The Wrestler (DVD)

The Wrestler DVDDarren Aronofsky's latest existential adventure is about the troubles faced by a retired wrestler. Lonely and unable to achieve anything outside of the ring, wrestling is the only world he understands. In typical Aronofsky style we watch him as he tries to redeem himself, to escape the lot that society has given him, but how far he can succeed remains to be seen.

There could not have been a better man for the role than Rourke. A man with a troubled life, Rourke abandoned Hollywood to become a fighter. He has had problems with authority, been deemed violent and even impossible to work with, and he knows better than anyone working in Hollywood today what it means to be at the bottom. This comes through beautifully in his performance. It's not just the scenes of isolation, confusion and despair that he excels in either. He manages to capture to essence of this man's identification with the sport, it's camaraderie and its existence a way of life. Even, possibly especially, the scenes with his daughter (Wood) are outstanding. The genuine desire to come good on his past failings are palpable, making for poignant and at times painful viewing.

There are points at which the arc of the story seems a little predictable, particularly if you know Requiem for a Dream very well, but these moments are promptly overshadowed by moments of such emotional intensity that it is difficult to be critical. The raw intensity of the scenarios Aronofsky carves from his actors and their surroundings is really something special. So my verdict, as you may have guessed, is that if you can take this emotional pounding it will bring rich rewards.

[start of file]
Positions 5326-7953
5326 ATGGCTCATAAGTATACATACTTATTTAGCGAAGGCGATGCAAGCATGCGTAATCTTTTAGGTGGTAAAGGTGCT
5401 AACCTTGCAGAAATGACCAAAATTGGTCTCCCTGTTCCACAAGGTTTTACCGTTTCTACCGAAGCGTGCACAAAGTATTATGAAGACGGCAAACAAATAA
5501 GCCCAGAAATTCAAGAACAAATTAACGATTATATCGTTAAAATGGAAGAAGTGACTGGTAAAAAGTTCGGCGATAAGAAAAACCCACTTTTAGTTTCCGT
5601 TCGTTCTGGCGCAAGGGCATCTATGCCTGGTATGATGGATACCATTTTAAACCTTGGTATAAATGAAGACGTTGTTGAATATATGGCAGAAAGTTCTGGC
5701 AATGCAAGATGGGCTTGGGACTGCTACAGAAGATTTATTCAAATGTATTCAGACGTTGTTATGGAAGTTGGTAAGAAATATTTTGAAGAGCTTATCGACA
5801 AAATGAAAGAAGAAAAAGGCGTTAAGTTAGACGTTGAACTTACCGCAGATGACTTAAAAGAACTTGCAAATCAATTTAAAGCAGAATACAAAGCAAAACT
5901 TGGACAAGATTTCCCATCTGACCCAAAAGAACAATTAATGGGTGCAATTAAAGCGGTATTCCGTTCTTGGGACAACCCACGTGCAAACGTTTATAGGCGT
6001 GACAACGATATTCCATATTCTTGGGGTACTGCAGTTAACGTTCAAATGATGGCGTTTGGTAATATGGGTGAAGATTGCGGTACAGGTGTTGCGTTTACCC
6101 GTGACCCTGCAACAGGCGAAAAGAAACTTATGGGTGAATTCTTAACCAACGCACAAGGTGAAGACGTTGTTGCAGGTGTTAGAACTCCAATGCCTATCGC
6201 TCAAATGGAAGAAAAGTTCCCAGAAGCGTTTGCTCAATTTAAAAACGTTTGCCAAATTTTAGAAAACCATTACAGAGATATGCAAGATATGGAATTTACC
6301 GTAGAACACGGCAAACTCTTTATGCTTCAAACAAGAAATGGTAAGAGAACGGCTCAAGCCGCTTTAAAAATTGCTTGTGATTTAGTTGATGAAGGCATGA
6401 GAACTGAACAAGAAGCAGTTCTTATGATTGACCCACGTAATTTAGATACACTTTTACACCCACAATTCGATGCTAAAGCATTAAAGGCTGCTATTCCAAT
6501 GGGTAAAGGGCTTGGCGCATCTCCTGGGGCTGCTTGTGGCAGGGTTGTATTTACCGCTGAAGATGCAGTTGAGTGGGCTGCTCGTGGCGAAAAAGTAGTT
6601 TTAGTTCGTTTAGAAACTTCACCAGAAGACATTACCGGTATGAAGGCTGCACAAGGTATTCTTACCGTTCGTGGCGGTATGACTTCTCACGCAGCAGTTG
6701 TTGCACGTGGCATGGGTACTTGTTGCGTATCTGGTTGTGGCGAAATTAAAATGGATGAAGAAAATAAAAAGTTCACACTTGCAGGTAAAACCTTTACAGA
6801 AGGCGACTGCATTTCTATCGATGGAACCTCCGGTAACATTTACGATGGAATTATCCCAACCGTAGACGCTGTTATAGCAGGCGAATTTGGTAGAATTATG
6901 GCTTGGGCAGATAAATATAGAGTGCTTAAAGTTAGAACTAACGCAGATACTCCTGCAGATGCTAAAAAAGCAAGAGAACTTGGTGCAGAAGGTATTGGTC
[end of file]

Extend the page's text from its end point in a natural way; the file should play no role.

EXTRAS ** Just an interview with Rourke, a making-of featurette called Within The Ring, and the trailer.

Stuart O'Connor is the Managing Editor of Screenjabber, the movie review website he co-founded with Neil Davey far too many years ago. He likes all genres, as long as the film is good (although he does enjoy the occasional bad "guilty pleasure"), and drinks way too much coffee.

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